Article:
The red handprints snake upwards, across the boy's midriff. Then they become flames, licking at his collarbone and neck.
Next, writing appears in stop-motion on a girl's face. Word by word, the sentence "Since 2011, there have been 120 self-immolations in Tibet" creeps across her shoulder, neck and cheek.
The two-minute film, drawing attention to Tibetans who set themselves on fire to protest against the Chinese government, has now been broadcast on national American television and - that ultimate accolade for all things Tibet-related - has been championed by Hollywood actor Richard Gere.
Originally, however, the film was simply a school project.
Every September, students at the private UWC Atlantic College in South Wales hold a three-day social justice conference. Each year they are asked to produce 20-minute presentations highlighting different social injustices.
In the past, students have given presentations on female genital mutilation, child trafficking and sex workers. "They write poems, they sing songs, they write little vignettes," said Julian Jones, head of social justice at the college. "And, in this case, they made a video."
The suggestion to highlight Tibetan self-immolation came from 16-year-old student Tsering Say. The issue is one that resonates personally with her: a year ago, her uncle set himself alight in Tibet.
"It was really hard for all of us," Tsering said. "Self-immolation is the most radical form of protest imaginable. But I think a lot of Tibetans feel that Tibet is in such a state that they can no longer live there. They have to burn themselves to get their message out."
The students chose to present the facts starkly, in stop-motion letters marker-penned across models' bodies. At one point, the names and ages of some of the 24 self-immolators under the age of 18 appear on a girl's hands. "Dorjee, 15," one reads. The girl is not much older than this herself. Seconds later, the words have changed: "This could be you."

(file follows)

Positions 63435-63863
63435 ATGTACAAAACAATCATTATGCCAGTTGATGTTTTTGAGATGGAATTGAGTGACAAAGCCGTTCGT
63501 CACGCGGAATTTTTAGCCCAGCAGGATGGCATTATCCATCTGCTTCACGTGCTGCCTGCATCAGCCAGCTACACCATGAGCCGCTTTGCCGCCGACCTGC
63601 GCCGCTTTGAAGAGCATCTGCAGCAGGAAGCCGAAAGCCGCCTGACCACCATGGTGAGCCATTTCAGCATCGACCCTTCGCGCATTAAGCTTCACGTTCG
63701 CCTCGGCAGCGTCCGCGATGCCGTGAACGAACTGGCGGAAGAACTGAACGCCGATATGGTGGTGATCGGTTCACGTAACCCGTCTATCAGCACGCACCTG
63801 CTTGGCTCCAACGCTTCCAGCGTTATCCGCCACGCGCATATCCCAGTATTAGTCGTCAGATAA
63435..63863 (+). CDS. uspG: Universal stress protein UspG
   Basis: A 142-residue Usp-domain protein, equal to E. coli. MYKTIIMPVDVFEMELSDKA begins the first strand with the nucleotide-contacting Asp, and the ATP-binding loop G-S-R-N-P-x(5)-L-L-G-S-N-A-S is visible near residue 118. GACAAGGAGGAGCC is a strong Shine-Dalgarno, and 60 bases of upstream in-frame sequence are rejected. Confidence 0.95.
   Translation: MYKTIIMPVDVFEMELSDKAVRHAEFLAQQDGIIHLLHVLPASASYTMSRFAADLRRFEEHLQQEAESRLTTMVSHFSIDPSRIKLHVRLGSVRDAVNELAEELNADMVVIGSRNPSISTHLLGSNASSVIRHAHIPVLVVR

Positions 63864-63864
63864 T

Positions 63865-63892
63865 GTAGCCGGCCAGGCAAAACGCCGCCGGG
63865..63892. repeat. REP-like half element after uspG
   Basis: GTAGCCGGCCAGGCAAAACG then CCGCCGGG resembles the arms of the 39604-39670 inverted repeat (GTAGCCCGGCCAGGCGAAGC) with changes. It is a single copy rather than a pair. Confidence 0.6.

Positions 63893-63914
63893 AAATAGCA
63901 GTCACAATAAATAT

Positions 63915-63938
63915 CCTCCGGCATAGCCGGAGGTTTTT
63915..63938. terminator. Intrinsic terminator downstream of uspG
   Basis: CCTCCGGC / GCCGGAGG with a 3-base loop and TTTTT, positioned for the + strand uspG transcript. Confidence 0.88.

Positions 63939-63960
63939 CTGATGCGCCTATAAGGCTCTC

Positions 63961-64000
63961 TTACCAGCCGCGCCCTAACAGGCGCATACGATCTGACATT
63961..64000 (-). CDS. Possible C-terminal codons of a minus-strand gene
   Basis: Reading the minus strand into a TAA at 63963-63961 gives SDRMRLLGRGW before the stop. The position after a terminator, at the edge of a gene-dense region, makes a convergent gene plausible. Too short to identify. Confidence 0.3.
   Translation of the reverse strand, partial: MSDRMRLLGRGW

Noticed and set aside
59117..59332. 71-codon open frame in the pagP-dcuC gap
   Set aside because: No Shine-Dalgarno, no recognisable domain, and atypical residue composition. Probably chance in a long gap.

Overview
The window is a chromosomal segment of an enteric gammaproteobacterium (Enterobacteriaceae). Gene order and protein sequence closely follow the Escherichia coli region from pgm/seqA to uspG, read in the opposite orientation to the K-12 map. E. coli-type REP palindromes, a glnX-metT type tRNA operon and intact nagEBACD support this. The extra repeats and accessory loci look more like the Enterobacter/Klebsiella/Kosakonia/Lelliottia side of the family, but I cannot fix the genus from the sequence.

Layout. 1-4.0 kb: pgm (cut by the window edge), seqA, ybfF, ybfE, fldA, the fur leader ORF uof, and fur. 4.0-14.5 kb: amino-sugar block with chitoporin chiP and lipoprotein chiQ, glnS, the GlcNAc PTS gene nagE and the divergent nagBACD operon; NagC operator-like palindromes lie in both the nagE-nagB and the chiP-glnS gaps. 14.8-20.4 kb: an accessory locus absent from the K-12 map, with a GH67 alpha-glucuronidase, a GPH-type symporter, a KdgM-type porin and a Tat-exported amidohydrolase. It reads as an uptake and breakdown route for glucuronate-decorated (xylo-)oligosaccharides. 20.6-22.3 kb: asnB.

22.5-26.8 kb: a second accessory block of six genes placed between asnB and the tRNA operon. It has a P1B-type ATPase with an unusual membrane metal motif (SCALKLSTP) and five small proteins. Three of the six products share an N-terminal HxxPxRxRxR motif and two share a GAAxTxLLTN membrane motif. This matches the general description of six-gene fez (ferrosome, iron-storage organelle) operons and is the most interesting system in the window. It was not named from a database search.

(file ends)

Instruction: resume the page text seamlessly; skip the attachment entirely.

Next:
Since then, the video has gone viral. Students at the college, who come from more than 90 countries, forwarded it to family and friends, and linked to it on social media websites. Tsering's father, who has a Tibetan-language programme on the US channel Voice of America, showed it to his viewers.
The film was also circulated by the International Campaign for Tibet. As a result, it was drawn to the attention of Gere, a longtime campaigner for a free Tibet. The actor sent the students a photograph of himself watching the film. "That made me feel awesome, I love Pretty Woman," Tsering said.
"Some of the images of young people who have self-immolated in Tibet are too graphic to be shown on mainstream news," said Kate Saunders, from the International Campaign for Tibet. "The students are trying to compel us to confront what's happening in a different way.
"They're using their own bodies to communicate an action of sacrifice that's almost impossible for us to comprehend."
The film ends with a call to viewers to "think and act". "The first step to justice is paying attention," Tsering said. "You can volunteer with pro-Tibetan organisations, or attend protests for Tibet, or help lobby for issues pertaining to Tibet."
Watch the film at www.tesconnect.comtibetvideo